Durability and Maintenance

If something can break, it will – so look for a generator with a beefy wraparound metal frame. Some of the better units could probably fall off the back of a truck without being damaged. Others have minimal frames that provide less protection. You can tell by looking which manufacturers are the most serious about protecting the machine.

I'd recommend getting a metal gas tank. Plastic tanks are cheaper, but they can become brittle in extreme cold. If I'm choosing between comparable models and only one has a steel tank, I'll choose the steel tank every time.

To make it easier to keep track of scheduled maintenance, some generators are equipped with hour meters.

If the unit does not have this feature and you track your crew's hours, figure the machine runs about 80 percent of the time your crew is working. If you have to change oil every 100 hours and you're working 40-hour weeks, you'd probably be safe changing the oil every three weeks. Should you ever lose track, dump it out. A few quarts of oil are a whole lot cheaper than a new engine.

California Certified

If you work in California, your choices will be limited to models that have been emissions-certified by the California Air Resources Board (CARB). These units tend to be more expensive.

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Wheel kits are worth the extra expense because rolling a generator is a lot easier than carrying it. Four wheels are fine for use on smooth, flat surfaces, but two wheels (right) are better on rough terrain. The four-wheel model at left has folding handles that make it possible to lift one end of the unit and roll it like a wheelbarrow.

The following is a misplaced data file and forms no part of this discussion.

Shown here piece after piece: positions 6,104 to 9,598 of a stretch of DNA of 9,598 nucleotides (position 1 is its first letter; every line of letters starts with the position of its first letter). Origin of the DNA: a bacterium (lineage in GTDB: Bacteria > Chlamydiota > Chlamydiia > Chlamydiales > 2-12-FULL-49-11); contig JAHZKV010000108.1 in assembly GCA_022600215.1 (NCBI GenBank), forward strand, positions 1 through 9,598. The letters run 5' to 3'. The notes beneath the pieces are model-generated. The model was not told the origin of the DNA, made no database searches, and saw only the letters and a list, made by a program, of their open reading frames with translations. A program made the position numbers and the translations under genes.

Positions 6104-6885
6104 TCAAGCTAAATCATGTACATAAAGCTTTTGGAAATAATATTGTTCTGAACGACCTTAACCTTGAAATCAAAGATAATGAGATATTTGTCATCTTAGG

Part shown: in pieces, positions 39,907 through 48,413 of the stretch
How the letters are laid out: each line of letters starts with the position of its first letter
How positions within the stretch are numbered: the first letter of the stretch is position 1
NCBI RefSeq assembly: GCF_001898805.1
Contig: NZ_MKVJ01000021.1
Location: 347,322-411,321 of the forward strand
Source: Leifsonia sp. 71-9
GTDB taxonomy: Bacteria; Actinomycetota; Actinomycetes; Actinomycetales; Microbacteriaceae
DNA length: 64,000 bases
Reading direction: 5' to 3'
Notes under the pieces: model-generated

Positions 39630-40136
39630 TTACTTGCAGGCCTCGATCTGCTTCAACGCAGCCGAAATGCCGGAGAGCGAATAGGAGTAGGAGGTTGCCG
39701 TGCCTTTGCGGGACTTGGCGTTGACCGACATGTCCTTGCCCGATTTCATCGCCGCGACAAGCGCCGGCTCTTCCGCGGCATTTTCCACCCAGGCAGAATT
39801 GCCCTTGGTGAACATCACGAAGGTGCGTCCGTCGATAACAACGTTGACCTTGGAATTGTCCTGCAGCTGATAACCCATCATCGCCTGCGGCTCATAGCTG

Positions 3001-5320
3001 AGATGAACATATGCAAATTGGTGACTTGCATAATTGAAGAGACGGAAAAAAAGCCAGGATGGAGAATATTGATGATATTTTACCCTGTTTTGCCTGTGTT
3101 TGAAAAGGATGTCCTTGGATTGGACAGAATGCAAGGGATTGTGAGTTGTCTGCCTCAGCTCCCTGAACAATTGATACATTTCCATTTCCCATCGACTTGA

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A heavy metal roll cage and shielding protect this generator's engine, alternator, and control panel from the beating they'll receive on the job site. The piece across the top is a lifting hook.

Contributing editor Michael Davis owns Framing Square in Conifer, Colo.

Interactive Specification Charts

Below are two versions of our portable generator specifications. Chart 1 uses Scribd and allows for "zoomable" viewing of a PDF version. Chart 2 uses Google Spreadsheet technology, allowing you click links and to scroll up, down, left, and right through the data.

Scribd Chart

Google Spreadsheet

With Google Spreadsheet, you may also...